(This article belongs to the Special Issue Designed Wood Products for Aesthetic and Built Environment)
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18 pages, 3912 KiB  
Article
Surface Characteristics and Acoustical Properties of Bamboo Particle Board Coated with Polyurethane Varnish
by Lina Karlinasari, Ulfa Adzkia, Anugrah Sabdono Sudarsono, Pipiet Larasatie, Yusup Amin and Naresworo Nugroho
Forests 2021, 12(9), 1285; https://doi.org/10.3390/f12091285 - 18 Sep 2021
Cited by 7 | Viewed by 3538
Abstract
Using bamboo particle board as a wall divider, a furniture component, or an automotive component with a sound absorber function may be a viable option for architects and engineers seeking to achieve desired acoustical qualities, including noise reduction. However, there is still a [...] Read more.
Using bamboo particle board as a wall divider, a furniture component, or an automotive component with a sound absorber function may be a viable option for architects and engineers seeking to achieve desired acoustical qualities, including noise reduction. However, there is still a dearth of research on the effect of particle board finishing and coatings on acoustical sound absorption and noise reduction qualities. This study, therefore, aims to determine the surface characteristics and acoustical properties of bamboo particle board, coated with polyurethane (PU). The single-layer homogeneous particle boards were constructed using particles classified as fine and coarse with two different board densities, and coated with a high-quality PU lacquer. This study found that the coating treatment of 0.3 mm 0.6 mm succeeded to significantly decrease surface roughness, as well as thickness, swelling, and water absorption, with the thickness coating as a dominant factor compared with board density and board particle size. Adding a PU coating increases sound absorption performance at low frequencies, but significantly reduces acoustical properties at high frequencies. The increase of particle board density leads to the decrease in noise reduction coefficient capability. Results obtained from this study are useful to determine the optimal coating thickness in terms of evaluating acoustical panel products. Full article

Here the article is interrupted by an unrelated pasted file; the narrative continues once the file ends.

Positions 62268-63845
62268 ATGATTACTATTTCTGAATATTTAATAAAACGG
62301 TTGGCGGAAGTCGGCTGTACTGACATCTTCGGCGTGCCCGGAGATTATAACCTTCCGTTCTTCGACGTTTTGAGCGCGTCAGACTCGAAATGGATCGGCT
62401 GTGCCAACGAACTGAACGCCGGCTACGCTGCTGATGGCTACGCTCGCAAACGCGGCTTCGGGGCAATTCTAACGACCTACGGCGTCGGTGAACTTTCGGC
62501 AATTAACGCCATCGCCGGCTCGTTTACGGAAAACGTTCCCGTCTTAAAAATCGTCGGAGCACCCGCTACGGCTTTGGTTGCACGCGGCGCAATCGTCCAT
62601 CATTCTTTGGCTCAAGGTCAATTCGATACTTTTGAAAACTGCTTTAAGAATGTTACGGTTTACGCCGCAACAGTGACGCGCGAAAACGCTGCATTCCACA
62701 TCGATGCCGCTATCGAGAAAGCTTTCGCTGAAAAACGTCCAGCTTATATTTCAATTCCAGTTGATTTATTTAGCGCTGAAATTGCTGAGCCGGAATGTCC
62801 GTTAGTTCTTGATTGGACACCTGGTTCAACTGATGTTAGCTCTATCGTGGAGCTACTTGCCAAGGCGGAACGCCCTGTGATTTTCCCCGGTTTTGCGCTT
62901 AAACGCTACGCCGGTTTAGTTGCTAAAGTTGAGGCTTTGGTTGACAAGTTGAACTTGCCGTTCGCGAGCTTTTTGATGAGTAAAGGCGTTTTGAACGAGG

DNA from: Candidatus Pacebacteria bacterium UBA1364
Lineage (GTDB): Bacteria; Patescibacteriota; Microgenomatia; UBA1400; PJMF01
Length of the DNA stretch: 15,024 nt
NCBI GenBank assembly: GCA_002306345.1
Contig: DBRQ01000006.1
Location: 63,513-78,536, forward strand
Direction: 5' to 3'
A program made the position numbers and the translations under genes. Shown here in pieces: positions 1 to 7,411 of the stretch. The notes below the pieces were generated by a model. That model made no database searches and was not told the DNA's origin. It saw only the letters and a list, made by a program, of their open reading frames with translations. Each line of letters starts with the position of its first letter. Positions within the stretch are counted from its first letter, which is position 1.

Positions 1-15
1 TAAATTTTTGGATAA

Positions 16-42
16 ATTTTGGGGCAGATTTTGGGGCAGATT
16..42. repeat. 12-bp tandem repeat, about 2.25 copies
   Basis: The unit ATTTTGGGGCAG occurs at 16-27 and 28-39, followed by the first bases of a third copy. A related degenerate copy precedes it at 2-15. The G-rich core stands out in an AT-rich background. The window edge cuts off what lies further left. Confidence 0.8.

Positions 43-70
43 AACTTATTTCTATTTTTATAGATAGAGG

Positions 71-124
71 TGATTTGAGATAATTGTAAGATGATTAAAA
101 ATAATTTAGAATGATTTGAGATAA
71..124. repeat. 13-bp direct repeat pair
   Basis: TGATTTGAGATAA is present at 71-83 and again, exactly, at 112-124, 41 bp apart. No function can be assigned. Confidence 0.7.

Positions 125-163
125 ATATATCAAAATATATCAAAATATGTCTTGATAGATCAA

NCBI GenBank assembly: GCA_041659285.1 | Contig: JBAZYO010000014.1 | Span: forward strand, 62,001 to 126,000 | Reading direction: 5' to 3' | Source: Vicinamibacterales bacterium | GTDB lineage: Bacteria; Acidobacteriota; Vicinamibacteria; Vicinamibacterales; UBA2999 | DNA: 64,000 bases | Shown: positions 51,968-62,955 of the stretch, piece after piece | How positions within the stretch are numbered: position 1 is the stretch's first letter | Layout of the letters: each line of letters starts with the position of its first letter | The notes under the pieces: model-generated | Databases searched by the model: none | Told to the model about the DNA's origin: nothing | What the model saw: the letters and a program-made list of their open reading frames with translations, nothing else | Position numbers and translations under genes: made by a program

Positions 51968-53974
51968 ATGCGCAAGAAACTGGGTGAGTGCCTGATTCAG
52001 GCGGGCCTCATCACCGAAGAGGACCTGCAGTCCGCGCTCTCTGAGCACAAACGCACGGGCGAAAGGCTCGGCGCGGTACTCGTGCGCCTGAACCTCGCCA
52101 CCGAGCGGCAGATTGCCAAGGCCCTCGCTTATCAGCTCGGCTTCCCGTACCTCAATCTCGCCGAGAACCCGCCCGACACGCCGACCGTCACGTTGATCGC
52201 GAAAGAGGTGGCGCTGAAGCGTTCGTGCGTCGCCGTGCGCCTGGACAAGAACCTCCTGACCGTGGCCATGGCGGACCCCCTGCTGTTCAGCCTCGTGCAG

(This article belongs to the Special Issue Designed Wood Products for Aesthetic and Built Environment)
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11 pages, 12887 KiB  
Article
Synergistic Ability of Chitosan and Trichoderma harzianum to Control the Growth and Discolouration of Common Sapstain Fungi of Pinus radiata
by Tripti Singh and Colleen Chittenden
Forests 2021, 12(5), 542; https://doi.org/10.3390/f12050542 - 27 Apr 2021
Cited by 5 | Viewed by 2062
Abstract
An environmentally compatible method for controlling sapstain fungi in wood was evaluated, using a combination of chitosan and an albino strain of Trichoderma harzianum, a biological control agent (BCA). The growth and penetration into the wood of the sapstain fungi Ophiostoma piceae [...] Read more.
An environmentally compatible method for controlling sapstain fungi in wood was evaluated, using a combination of chitosan and an albino strain of Trichoderma harzianum, a biological control agent (BCA). The growth and penetration into the wood of the sapstain fungi Ophiostoma piceae, Leptographium procerum, and Sphaeropsis sapinea were assessed in radiata pine wafers treated with chitosan and BCA, both alone and in combination. Several mycological and microscopic techniques were used, including a gfp (green fluorescent protein) transformed strain of O. piceae for assessing the depth of penetration in the wood samples. The synergy between the chitosan and BCA was evident, and for two tested fungi, only the combination of chitosan and BCA afforded protection. The synnemata (recognized by erect conidiogenous cells bearing conidia) was observed on the surface of the wafers inoculated with L. procerum and O. piceae, but the hyphae were unable to penetrate and melanise. The results suggest that the limited ability of chitosan to penetrate deeply into the wood was compensated by the fast growth of T. harzianum in the inner wood. Full article
(This article belongs to the Special Issue Designed Wood Products for Aesthetic and Built Environment)